29 April 2011 Mauritania needs to do much more to eliminate slave-like practices, the United Nations human rights chief said today as she also called on the West African country to take steps to improve the role of women and set up mechanisms to tackle human rights violations by previous regimes.
Navi Pillay, UN High Commissioner for Human Rights, today wrapped up a two-day visit to Mauritania in which she met with President Mohamed Ould Abdel Aziz, other top Government officials, lawmakers, human rights workers, diplomats, UN staff and civil society groups.
Slavery, women’s rights, access to justice, transitional justice and Mauritania’s international legal obligations topped the agenda of the talks, according to a press release issued by Ms. Pillay’s office in Geneva.
During her visit, the High Commissioner toured a prison on the outskirts of the capital, Nouakchott, and noted its overcrowding and poor sanitary conditions. She also visited the National Programme for the Eradication of the Vestiges of Slavery.
Mauritania’s steps so far to eliminate slavery are welcome, she said, emphasizing the need for a strict implementation of a 2007 anti-slavery law.
“Much more needs to be done to eradicate the perpetuation of slave-like practices,” Ms. Pillay said. “There is a need to integrate all victims in the chain of economic activities in the country, and to develop an awareness programme targeting the general public.”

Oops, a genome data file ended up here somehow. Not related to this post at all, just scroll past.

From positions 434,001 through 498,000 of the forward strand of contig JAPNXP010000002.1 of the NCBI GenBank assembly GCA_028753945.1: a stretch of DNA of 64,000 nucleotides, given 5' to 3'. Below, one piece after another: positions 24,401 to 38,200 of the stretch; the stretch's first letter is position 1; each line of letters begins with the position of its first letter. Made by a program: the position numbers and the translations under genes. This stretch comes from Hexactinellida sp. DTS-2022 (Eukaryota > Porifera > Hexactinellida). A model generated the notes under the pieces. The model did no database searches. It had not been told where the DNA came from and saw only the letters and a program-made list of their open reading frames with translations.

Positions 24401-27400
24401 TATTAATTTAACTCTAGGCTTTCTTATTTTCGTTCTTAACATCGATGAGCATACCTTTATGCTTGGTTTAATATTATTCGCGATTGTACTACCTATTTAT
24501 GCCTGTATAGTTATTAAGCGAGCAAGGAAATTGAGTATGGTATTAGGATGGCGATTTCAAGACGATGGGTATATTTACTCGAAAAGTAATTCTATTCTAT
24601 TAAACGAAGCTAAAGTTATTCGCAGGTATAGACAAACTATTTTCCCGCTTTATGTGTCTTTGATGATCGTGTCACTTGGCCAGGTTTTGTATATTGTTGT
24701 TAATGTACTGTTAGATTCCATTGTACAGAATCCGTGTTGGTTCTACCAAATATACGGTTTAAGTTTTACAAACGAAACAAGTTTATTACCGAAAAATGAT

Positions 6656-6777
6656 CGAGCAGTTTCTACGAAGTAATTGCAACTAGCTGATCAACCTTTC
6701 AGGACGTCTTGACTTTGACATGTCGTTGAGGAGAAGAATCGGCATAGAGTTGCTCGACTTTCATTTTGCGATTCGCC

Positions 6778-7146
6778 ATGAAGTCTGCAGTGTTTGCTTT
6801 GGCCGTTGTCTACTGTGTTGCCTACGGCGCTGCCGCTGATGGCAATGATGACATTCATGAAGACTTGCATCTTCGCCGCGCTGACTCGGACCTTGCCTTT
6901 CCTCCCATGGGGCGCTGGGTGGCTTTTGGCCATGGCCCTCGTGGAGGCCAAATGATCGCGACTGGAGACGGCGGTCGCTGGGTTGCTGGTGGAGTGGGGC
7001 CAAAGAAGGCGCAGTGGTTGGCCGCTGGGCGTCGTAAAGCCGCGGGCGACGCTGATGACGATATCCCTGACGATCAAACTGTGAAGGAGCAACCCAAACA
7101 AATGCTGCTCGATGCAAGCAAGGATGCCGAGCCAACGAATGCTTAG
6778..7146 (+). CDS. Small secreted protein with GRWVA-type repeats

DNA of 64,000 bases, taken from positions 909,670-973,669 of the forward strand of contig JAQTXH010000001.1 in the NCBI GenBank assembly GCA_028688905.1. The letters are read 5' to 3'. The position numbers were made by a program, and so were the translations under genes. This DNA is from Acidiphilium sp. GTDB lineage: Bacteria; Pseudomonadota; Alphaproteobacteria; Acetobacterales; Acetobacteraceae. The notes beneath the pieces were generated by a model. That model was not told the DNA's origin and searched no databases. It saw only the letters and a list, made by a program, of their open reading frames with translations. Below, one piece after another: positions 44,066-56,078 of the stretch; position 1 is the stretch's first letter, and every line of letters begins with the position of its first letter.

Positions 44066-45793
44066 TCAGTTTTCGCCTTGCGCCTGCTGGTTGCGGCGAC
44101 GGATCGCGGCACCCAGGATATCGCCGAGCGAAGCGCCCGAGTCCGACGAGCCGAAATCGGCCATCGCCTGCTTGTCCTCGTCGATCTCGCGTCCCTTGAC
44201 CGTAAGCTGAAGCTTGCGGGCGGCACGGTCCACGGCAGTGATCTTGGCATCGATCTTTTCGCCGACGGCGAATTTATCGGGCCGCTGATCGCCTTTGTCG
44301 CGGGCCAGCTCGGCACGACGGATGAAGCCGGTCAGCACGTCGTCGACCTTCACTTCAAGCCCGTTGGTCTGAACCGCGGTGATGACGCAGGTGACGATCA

Mauritania’s Government “would be well advised to prepare a plan of action to implement the recommendations made by various international human rights mechanisms, including the Special Rapporteur on contemporary forms of slavery, its causes and consequences [Gulnara Shahinian].”
The role of women in Mauritanian society must also be enhanced, Ms. Pillay said, calling for their greater representation in the judiciary and in broader decision-making processes in society.
Ms. Pillay called on the Government to release women rape victims who have been imprisoned, saying this is a grave violation of their human rights.
She also stressed the need to establish transitional justice mechanisms to tackle human rights violations that occurred under previous regimes between 1980 and 1989.
While in Mauritania Ms. Pillay opened the seventh annual meeting of Arab national human rights institutions, which was held in Nouakchott.
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